Air France-KLM Puts Brakes on Alitalia, Looks to Add Long-Haul Muscle
Facing high costs and increased competition, Air France-KLM’s management must pick its battles. Having announced plans for up to 2,800 job cuts on September 18, the European airline this week deferred a decision on whether or not it will provide further investment to plug holes in the sieve-like balance sheet of Alitalia. It holds a 25-percent stake in the Italian carrier, and Italy’s government has indicated it would be willing to see the Franco-Dutch group increase that share to 50 percent. French unions, who have already threatened strike action over the job cuts at home, appear unlikely to view favorably any effort to prop up perennial struggler Alitalia.
Meanwhile, Air France-KLM is boosting efforts to compete more effectively in the long-haul market with the launch on September 24 of its new premium economy and economy seats. As part of its Best & Beyond service upgrade program, which also includes improved catering, the airline has committed to investing $674 million in its 44 Boeing 777s. It plans to announce upgrades to its business- and first-class products next year.
“With 55 percent of our passengers passing through [Paris] Charles de Gaulle and [Amsterdam] Schiphol airports, revenue management is being encouraged on the long-haul sector,” said Patrick Alexandre, sales and marketing executive vice president.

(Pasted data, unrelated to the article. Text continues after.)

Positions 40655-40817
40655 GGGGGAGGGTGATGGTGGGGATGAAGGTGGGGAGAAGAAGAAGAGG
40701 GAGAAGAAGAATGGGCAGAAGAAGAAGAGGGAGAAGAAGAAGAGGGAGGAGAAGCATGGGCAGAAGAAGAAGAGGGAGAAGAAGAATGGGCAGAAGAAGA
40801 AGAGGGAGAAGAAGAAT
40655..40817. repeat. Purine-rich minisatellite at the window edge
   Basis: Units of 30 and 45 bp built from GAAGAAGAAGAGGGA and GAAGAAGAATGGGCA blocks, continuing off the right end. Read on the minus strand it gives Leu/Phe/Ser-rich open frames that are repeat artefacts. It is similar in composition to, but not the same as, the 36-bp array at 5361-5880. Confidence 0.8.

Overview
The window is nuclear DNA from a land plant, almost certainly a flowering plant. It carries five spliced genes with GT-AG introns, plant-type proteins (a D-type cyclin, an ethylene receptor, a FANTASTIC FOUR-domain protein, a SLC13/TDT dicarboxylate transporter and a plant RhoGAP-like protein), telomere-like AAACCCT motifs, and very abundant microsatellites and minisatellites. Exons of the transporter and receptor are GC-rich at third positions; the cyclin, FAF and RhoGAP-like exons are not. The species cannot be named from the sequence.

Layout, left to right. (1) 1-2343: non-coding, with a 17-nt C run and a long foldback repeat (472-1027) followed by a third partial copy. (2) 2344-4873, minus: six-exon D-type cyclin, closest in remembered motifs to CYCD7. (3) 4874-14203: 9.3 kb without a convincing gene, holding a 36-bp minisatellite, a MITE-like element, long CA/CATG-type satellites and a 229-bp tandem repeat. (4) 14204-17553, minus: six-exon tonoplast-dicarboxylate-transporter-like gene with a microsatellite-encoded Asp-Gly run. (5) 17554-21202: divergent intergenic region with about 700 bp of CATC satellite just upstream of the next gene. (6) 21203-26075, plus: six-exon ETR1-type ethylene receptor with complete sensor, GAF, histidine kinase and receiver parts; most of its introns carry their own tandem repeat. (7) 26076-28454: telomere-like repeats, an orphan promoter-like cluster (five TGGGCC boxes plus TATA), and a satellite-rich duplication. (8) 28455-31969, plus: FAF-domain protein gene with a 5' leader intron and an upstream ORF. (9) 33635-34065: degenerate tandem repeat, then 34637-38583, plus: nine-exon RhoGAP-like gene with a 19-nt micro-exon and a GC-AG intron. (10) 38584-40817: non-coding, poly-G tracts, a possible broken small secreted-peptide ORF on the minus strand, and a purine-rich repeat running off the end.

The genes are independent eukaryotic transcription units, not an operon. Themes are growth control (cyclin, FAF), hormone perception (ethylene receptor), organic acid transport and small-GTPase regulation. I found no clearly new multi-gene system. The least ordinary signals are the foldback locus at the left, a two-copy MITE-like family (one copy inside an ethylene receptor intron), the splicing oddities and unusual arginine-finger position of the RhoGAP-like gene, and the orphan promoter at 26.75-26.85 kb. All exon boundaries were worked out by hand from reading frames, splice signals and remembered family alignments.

In response to growing competition from Arabian Gulf-based carriers such as Qatar Airways and Emirates, Air France-KLM has restructured its operations in that part of the world to create a new group defined as Middle East, Gulf and India (MEGI)–as opposed to the more traditional organizational grouping of Europe, Middle East and Africa. “This shows the interest we have in the region where we are highly challenged,” Tjalling Smit, the carrier’s senior vice president for the new MEGI division, told AIN. But for now, Air France-KLM continues to wait for the Dutch government to secure additional traffic rights that would allow it to increase service to India.
Air France-KLM plans to increase the number of routes beyond the present 18 on which it code-shares with Abu Dhabi-based Etihad, which holds a 24-percent stake in India’s Jet Airways. Plans to shift Jet Airways’ European hub in Brussels to Amsterdam might stall beyond the winter of 2014 as Etihad, having shown an interest in acquiring a stake in Alitalia itself, waits to see whether Air France-KLM will make its own move to boost its holding in the Italian carrier.